When Roy Guerrero Park was first put forward as a possible location for a soccer stadium late last year, it was a surprise to some. It was certainly not on the radar of soccer fans, and some Austinites didn’t even know that the park existed. However, older residents of Austin may remember that this is not the first time this parkland has been proposed as a site for a professional sports stadium.
A Brief History of The Roy G. Guerrero Colorado River Park
So where is it exactly? Guerrero Park is located south of the Colorado River, east of S. Pleasant Valley Road, and north and west of Riverside Golf Club. It’s not exactly downtown Austin, but it’s certainly within the ‘urban core’ and about a 45 minute walk from Rainey Street. It’s similar in size to Zilker Park, although it is not used nearly as much.
According to some old City records that I found, the first portion of the Roy G Guerrero Colorado River Park was acquired back in 1958. Adjacent properties were acquired by donation or purchase over the years, with the final portion being acquired by the City in 1994.
Formerly known as the Colorado River Park, the Park was renamed in August 2001 in honor of Mr Roy G Guerrero.
According to those same records, Roy G Guerrero, also known as “Mr G” – as in Giant – and “Mr Recreation,” spent thirty-four years with the Austin Parks and Recreation Department. He started as an activity leader in east Austin, and worked his way up to deputy director. During his tenure, he remained active in many community organizations – always finding new ways to inspire youth to become better adults, encouraging them to give back to their community, (source at p100).
More recently, In the Memorial Day floods of 2015, (the same floods that evicted the Austin Aztex from House Park), the Guerrero Park Trail Bridge experienced damage and the Bridge was then destroyed during the Halloween Weekend Floods of 2015. The bridges have still not been repaired, meaning that access to large parts of the park remains limited from the west side and the Hike and Bike Trail.
Nowadays, the park is mostly frequented by neighboring residents, runners, and disc golf players, but had things gone to plan in 1995, Guerrero Park today would look very different indeed.
The Phoenix Firebirds and The Austin Swing
Back in 1995, Austin was a very different place. I even made a video about it once. I actually first moved to Austin in August 1995, and I remember at the time that one of the big political issues of the day was the proposal that a minor league baseball team might be moving to town. I don’t remember a lot of people being excited about it, but I do remember how strongly some people were opposed to it.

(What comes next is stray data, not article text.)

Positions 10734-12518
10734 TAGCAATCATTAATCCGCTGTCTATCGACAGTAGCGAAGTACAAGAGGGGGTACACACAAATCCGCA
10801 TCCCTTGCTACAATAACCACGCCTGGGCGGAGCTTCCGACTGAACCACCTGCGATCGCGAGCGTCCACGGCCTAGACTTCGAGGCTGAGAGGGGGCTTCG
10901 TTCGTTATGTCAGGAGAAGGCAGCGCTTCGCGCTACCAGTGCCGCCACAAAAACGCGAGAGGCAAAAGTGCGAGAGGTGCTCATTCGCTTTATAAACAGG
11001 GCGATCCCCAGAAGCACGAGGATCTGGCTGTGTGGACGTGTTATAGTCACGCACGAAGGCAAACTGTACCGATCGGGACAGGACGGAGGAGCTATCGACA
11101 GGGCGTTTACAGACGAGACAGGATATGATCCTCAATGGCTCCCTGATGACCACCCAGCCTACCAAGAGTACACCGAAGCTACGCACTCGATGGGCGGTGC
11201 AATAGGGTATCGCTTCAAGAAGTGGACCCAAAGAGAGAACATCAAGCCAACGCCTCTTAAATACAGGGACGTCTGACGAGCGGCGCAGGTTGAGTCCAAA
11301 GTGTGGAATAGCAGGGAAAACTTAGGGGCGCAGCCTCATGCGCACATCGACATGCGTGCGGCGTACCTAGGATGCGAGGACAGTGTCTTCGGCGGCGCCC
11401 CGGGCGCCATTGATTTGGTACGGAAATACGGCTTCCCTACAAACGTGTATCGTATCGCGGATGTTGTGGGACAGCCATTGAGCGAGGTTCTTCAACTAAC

The team was the Phoenix Firebirds, and in September 1995, the owners of the team reached an agreement with the City of Austin for a 30 year lease contract for public land, (source).
Interestingly, the Firebirds ownership group had looked at several sites for a potential stadium. The Austin Chronicle reported that the owners looked at land in South East Austin near the Jimmy Clay golf course, (still undeveloped), and they looked at land owned by Capitol Metro at I35 and 5th Street, (just now being developed). Their first choice for a stadium was actually the land at Mueller Airport, but apparently it wasn’t going to be vacated in time to build a new stadium. Of course, the land at Mueller has been massively redeveloped over the years and is now a much sought-after master planned community.
Eventually, the Firebirds selected an as yet unnamed tract of land near the Colorado River and Pleasant Valley for their stadium. Land that was to called the Colorado River Park, (source). Land that would eventually be renamed as Guerrero Park.
The Firebirds wanted the City of Austin to pay for about half the cost of the stadium. So the City put the matter to a public vote seeking a $10 million, tax supported bond package, to help bring the first professional sports team to the City, a team which would be known as the Austin Swing.
Spoiler alert – the bond was rejected. This is how the outcome of the vote was reported at the time:
“In a vote that surprised even the opponents of Austin’s minor league baseball venture, citizens last week overwhelmingly rejected a plan to build a new ball park on the Colorado River. That left Austin, which had 465,622 residents in the 1990 census, as the largest city in the nation without a professional sports team.
The voters said no — by a margin of 63 to 37 percent — to a $10 million, tax-supported bond package that would have paid for about half the cost of a new stadium for the Phoenix Firebirds. The Triple-A team had planned to begin playing as the Austin Swing in 1997. Both sides agree that the project failed because of voter concern about new taxes and a mistrust of the city council, which initially tried to finalize the deal with the Arizona team without a public vote.